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HTC has long had one of the strongest contacts management offerings, and the One XL is no exception. Although you may mistake that at first when you discover that there is no dedicated contacts application.
Instead, the One XL manages contacts through the dialler app. Log in to Facebook and Twitter, and the phone automatically merges and combines contacts to give you a comprehensive information card for all your contacts, including social media feeds, threaded conversations across email and messaging and high definition profile images.
It does this by offering four tabs to view for every contact - Details, Thread, Updates and Gallery. The automatic merging is fast and reliable, although like any system isn't quite perfect.
The good news is that it's incredibly simple to merge (or unmerge) contacts by pressing the Link button above each contact's picture, and you will occasionally be prompted to link multiple accounts in bulk, especially while setting up the phone.
The integration also works with LinkedIn, should you have the professional network's app installed on your device, and Google+ as well.
Like previous devices, there's also the ability to create contacts groups, which allows you to send bulk messages to particular contacts, as well as show dedicated emails from a particular group for easy access to important emails.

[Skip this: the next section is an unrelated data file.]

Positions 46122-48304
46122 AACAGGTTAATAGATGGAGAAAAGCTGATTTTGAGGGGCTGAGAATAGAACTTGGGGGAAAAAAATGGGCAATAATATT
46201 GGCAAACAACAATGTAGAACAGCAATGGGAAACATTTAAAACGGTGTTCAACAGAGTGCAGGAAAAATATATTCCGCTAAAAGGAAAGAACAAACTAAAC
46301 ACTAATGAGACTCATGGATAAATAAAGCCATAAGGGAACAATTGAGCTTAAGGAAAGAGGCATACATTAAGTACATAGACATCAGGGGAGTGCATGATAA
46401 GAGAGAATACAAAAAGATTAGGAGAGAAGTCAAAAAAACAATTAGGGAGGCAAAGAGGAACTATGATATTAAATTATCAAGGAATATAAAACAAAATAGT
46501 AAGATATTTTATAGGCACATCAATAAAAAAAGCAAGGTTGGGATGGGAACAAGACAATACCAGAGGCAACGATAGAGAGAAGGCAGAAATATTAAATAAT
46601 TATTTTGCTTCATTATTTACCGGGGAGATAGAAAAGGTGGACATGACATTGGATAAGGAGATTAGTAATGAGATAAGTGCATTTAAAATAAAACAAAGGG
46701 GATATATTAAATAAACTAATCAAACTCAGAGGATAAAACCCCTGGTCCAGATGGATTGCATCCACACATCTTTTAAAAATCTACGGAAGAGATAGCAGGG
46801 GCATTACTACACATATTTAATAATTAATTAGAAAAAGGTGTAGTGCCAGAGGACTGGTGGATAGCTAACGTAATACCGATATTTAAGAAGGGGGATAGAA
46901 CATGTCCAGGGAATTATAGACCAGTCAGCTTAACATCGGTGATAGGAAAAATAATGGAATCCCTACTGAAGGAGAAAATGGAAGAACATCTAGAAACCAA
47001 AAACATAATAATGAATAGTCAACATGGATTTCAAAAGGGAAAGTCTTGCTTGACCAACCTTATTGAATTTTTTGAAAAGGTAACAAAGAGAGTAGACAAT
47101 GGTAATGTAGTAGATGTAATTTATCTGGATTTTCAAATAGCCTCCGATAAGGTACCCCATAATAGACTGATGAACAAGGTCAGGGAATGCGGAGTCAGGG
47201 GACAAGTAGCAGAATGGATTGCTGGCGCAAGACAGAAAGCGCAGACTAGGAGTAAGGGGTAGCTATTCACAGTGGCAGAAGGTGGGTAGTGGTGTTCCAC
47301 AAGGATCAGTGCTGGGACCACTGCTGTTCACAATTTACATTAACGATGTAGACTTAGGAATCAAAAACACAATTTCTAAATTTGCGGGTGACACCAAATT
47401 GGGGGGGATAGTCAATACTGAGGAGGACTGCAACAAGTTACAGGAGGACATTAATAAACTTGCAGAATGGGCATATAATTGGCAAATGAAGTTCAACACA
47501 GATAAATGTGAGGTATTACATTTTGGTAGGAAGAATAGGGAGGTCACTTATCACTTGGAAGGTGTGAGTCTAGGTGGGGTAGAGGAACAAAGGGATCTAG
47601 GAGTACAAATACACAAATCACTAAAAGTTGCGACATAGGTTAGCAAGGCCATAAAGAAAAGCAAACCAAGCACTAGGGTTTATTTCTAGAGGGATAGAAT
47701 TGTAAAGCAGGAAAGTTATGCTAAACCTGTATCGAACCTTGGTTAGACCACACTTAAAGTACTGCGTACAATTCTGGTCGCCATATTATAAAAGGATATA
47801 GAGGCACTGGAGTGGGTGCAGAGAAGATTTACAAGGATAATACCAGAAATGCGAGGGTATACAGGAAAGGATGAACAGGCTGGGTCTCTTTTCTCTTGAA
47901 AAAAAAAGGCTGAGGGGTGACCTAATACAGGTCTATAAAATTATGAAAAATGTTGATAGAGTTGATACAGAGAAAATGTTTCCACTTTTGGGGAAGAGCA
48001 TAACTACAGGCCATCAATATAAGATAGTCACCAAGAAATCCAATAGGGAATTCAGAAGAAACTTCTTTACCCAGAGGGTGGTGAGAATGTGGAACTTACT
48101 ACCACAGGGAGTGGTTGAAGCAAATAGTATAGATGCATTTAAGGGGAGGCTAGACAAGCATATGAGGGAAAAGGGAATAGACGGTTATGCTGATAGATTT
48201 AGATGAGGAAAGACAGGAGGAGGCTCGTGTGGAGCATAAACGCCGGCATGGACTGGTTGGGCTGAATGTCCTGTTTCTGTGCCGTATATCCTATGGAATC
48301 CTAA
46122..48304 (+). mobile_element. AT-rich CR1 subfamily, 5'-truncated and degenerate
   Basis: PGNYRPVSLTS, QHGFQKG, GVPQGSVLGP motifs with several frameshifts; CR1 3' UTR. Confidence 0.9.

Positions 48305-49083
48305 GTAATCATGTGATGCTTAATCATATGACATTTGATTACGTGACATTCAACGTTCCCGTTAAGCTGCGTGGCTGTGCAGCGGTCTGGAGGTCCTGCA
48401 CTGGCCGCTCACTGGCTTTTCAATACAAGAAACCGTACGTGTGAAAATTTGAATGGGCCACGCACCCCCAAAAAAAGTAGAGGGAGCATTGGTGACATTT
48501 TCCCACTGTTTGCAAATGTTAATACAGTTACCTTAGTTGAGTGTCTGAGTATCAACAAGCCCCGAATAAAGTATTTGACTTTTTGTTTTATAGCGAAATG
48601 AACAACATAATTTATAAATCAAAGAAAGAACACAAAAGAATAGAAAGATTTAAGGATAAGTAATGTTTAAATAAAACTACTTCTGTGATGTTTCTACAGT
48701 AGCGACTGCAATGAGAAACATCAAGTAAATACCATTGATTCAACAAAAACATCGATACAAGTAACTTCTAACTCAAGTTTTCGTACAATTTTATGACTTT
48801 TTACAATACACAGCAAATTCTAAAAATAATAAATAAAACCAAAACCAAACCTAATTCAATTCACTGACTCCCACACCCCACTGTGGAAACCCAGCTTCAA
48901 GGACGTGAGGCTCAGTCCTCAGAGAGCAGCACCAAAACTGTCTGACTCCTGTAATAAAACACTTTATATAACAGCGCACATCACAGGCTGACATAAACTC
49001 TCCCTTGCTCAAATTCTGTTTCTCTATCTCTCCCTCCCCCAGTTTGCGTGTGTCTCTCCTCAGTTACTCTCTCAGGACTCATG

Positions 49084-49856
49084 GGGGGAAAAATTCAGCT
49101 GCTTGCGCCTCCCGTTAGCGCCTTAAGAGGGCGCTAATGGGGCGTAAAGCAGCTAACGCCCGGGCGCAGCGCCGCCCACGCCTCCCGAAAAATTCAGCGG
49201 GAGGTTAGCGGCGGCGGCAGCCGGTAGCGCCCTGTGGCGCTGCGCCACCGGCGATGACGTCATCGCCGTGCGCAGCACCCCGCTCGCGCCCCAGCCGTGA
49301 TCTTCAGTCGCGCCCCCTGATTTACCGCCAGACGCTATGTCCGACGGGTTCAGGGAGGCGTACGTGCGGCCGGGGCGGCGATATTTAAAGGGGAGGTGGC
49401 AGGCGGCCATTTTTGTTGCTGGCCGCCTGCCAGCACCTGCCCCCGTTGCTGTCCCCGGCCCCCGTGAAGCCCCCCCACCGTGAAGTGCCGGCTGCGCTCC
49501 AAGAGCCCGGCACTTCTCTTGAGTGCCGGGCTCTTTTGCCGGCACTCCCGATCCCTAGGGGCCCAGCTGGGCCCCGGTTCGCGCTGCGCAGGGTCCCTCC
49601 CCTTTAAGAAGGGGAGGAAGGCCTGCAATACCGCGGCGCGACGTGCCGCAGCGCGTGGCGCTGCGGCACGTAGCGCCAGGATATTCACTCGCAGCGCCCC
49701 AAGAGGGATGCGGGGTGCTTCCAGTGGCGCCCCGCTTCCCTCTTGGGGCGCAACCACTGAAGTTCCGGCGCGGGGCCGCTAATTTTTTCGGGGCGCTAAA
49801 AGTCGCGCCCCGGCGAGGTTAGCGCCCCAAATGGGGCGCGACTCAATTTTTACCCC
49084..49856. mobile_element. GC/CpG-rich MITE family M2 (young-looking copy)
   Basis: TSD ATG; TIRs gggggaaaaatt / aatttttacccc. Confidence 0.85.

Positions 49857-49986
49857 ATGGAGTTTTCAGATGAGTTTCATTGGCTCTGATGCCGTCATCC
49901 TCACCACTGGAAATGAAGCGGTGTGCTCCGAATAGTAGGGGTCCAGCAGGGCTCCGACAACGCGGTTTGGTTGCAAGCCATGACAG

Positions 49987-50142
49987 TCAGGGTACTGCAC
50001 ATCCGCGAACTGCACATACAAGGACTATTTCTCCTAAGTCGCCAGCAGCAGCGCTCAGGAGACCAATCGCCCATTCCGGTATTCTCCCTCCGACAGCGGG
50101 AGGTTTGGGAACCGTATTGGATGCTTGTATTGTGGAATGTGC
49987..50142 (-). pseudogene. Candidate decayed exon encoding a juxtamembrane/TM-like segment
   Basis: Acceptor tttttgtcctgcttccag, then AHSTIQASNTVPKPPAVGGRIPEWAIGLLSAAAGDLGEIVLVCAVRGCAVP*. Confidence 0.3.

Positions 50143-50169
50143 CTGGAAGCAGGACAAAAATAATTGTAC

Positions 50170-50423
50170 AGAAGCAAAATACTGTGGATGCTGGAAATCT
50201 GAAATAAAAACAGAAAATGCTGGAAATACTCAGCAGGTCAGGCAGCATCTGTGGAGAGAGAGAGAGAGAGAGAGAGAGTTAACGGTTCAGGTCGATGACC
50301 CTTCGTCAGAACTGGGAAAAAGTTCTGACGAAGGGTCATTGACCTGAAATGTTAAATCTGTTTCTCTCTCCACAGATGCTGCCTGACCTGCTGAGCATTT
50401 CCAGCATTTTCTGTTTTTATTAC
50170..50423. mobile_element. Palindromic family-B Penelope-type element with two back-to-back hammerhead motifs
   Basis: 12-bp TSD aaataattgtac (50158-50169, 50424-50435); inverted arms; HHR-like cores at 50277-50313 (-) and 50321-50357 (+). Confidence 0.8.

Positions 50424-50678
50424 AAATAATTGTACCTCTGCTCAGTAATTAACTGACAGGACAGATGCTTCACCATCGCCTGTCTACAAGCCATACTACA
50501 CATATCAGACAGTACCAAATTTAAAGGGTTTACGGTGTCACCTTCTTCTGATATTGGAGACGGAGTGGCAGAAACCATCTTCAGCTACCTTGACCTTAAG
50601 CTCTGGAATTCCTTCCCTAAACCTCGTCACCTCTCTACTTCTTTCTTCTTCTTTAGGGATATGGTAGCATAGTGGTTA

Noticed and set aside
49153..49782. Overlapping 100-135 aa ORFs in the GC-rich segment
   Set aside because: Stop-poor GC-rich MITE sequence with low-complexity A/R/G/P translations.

The dialler on the One XL is almost overwhelming at first glance. Just over half the screen is dedicated to the dialler, with the other half showing off recent calls and contacts.
Across the bottom of the screen is the standard four tab option for contacts, phone, groups and history, while a line for showing the dialled number or contact sits above the dialler, about halfway up the screen.
Conveniently, the phone lets you use the T9 lettering on the keypad to quickly type in a contact's name for rapid calling, while every contact number at the top has a shortcut to their contact card on the right hand side.
There's also a voice search shortcut key as part of the dialler, but it's about as reliable as the automatic voice recognition systems you get calling a Telco. That is to say, completely useless.
Call quality is actually nice and decent, especially when calling from Telstra to Telstra, as it takes advantage of the network's HD Voice protocol. The catch is that the person on the other end of the line needs an HD Voice compatible handset as well.
Even without HD Voice, call quality is still impressive. We had no problems hearing or being heard during our tests.